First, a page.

Note: This is a two-part series on the efforts to bring the National Bureau of Standards Central Radio Propagation Laboratory to Boulder.

In the late 1940s jobs were a concern in Boulder. Many of Boulder’s young people had to leave town to find decent employment. Two of Boulder’s largest businesses, Western States Cutlery and Crockett Bit and Spur, combined to employ less than 200 people in a city of almost 20,000 residents.

Boulder Chamber of Commerce manager Franny Reich holding a promissory note for land from Boulder to “Uncle Sam.” Carnegie Library for Local History

The Boulder Chamber of Commerce recognized the need and rose to the challenge. Chamber manager Francis “Franny” Reich was a go-getter, earning the nickname “Mr. Chamber of Commerce” in Boulder and beyond. Under Reich’s leadership, the Chamber created a “Progress Campaign” to move Boulder forward with new jobs, as well as improved transportation.

The Chamber had taken the lead on several city improvements through the Progress Campaign, such as finishing the road through Boulder Canyon.

A trio of high-profile projects in the Progress Campaign were set to take Boulder to a new level.

First was Esquire magazine. In late 1948, Reich read a small news brief about Esquire magazine of Chicago looking to relocate their subscription offices to Colorado. Although Boulder wasn’t on their radar, Reich convinced their scouting team to come to Boulder to have a look.

Reich secured the Esquire project by selling them on a pilot program. Boulder would get investors to buy land and construct a building. If it went well, Esquire would stay in Boulder and return the investors’ money. The plan worked. Reich and the investment group raised $75,000 in just a few months with 175 businesses and individuals contributing funds. Esquire’s offices opened in July of 1949 and gradually added 180 jobs to Boulder.

A second project in the Progress Campaign was the Denver-Boulder Turnpike. Reich campaigned hard for legislation to make the toll road a reality – a project that cut seven miles off of the trip between the two cities.

A third opportunity added to the Progress Campaign would change the character of Boulder. In 1949,  the National Bureau of Standards in Washington D.C. was searching for a new location for their Central Radio Propagation Laboratory. As the Cold War set in, government officials believed was it imperative to decentralize key research labs to guard against nuclear attack. Officials were searching for a small city with a mild climate, an adequate university and access to areas with little radio noise.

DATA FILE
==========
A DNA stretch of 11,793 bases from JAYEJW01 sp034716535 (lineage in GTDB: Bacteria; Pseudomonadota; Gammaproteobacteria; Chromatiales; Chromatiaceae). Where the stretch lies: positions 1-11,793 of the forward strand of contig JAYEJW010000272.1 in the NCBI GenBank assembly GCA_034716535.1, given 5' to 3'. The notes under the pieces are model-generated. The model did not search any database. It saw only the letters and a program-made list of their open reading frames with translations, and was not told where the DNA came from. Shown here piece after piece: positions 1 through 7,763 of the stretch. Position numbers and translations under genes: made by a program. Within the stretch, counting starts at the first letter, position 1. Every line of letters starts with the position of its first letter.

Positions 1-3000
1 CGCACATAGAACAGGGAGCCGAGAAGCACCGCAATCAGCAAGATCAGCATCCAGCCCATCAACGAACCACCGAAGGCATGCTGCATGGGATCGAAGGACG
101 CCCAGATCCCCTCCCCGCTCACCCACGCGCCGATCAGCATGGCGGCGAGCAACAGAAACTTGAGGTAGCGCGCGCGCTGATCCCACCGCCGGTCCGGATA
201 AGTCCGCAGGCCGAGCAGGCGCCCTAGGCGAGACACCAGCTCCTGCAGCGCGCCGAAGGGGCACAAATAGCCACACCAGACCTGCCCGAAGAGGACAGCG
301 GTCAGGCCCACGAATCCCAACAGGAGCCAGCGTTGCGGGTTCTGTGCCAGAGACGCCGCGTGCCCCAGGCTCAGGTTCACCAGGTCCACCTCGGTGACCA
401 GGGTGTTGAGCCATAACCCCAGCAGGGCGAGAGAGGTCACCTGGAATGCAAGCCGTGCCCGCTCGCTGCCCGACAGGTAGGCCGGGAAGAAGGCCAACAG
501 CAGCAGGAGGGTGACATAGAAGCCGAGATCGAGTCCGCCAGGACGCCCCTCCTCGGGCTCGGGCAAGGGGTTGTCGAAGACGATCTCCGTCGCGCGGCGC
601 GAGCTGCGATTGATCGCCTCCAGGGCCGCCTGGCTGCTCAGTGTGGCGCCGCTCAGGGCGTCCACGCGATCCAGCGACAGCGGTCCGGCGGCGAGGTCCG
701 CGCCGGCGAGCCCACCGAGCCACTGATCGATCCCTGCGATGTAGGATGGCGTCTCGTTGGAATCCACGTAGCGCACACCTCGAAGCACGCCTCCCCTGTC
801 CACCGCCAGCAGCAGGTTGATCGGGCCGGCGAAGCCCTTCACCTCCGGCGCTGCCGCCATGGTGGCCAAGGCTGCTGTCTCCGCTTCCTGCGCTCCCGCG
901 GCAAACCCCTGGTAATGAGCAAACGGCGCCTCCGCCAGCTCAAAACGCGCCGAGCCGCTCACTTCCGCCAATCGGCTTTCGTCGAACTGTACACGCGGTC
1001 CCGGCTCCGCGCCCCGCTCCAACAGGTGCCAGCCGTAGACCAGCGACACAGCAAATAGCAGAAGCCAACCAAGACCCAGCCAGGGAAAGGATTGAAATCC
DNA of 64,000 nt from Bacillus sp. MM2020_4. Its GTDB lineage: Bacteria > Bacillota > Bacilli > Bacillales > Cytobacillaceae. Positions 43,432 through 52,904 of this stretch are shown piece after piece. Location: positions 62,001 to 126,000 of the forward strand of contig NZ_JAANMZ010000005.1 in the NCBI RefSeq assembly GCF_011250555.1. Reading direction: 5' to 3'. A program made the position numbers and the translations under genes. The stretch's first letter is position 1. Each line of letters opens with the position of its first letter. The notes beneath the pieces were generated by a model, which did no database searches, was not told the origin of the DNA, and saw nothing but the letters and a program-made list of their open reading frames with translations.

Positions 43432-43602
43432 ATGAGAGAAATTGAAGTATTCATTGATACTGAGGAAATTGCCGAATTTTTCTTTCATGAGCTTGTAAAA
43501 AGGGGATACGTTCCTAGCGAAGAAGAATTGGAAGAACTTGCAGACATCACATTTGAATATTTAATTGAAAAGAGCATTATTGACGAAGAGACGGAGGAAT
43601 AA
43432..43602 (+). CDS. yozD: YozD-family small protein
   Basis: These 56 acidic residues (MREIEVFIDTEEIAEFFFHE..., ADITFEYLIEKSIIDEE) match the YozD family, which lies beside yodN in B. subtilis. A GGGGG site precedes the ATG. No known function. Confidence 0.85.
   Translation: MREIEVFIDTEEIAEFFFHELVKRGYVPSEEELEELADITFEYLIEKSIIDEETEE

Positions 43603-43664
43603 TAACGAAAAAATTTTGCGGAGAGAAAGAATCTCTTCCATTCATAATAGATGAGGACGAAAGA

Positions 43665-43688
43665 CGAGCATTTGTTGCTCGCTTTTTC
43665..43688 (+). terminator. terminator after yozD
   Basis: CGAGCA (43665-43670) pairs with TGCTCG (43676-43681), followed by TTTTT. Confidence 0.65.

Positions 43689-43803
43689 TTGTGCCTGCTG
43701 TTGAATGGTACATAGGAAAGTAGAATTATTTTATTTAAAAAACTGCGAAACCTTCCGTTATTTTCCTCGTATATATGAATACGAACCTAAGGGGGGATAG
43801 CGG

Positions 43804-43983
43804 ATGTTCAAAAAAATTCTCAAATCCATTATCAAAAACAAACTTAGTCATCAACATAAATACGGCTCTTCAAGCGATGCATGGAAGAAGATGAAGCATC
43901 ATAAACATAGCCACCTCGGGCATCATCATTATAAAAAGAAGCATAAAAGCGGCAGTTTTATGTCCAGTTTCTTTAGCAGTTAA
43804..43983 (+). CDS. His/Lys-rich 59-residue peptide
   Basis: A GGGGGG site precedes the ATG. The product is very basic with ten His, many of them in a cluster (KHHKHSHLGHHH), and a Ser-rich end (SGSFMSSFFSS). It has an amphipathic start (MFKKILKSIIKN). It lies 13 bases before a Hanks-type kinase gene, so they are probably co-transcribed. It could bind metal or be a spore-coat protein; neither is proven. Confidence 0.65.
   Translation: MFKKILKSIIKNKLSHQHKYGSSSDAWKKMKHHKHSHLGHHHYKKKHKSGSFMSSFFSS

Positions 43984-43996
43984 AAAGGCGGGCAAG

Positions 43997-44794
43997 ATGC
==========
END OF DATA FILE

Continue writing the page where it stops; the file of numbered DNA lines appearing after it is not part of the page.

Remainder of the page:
Reich recognized this as an incredible possibility for Boulder.

Initially, a list of dozens of cities, including Boulder, were considered for the new lab.

By the Fall of 1949, the list of cities for the new NBS Central Radio Propagation Laboratory was down to three: Boulder, Charlottesville, Virginia — the home of the University of Virginia — and Palo Alto, California, the home of Stanford University.

Walter Orr Roberts, of the Harvard/CU High Altitude Observatory in Climax, Colo., had moved down to Boulder and he heartily endorsed the idea of bringing the new laboratory here, as did Colorado Sen. “Big Ed” Johnson and Gov. Dan Thornton. They all worked their connections in bipartisan support of the idea.

But it was no secret that the University of Colorado was considered to be inferior to the two other cities universities. CU was not yet the science powerhouse we know today.

At the Chamber, the consensus was that no stone should be left unturned to bring this new research lab to Boulder.

“Boulder is on the threshold of the greatest opportunity it could ever hope for,” Reich said in a past newspaper article.

In the Fall of 1949, Reich flew to the District of Columbia to inform officials that Boulder could provide a site for the new lab. Before he left for D.C., the Chamber of Commerce had taken out an option to buy farmland south of Boulder. Reich showed photographs and films of Boulder and CU and answered questions about Boulder for a roomful of NBS officials and employees.

The trip went well. Boulder was announced as the choice for the new lab on December 15, 1949.

Now that Reich and the Chamber promised the U.S. government a site for the lab, how would they pay for it?

Next month: Carol Taylor will follow up with Big Science comes to Boulder Part 2: The Chamber sells Boulder residents on “prosperity insurance.” The story will run in the Oct. 6 edition of the Daily Camera.



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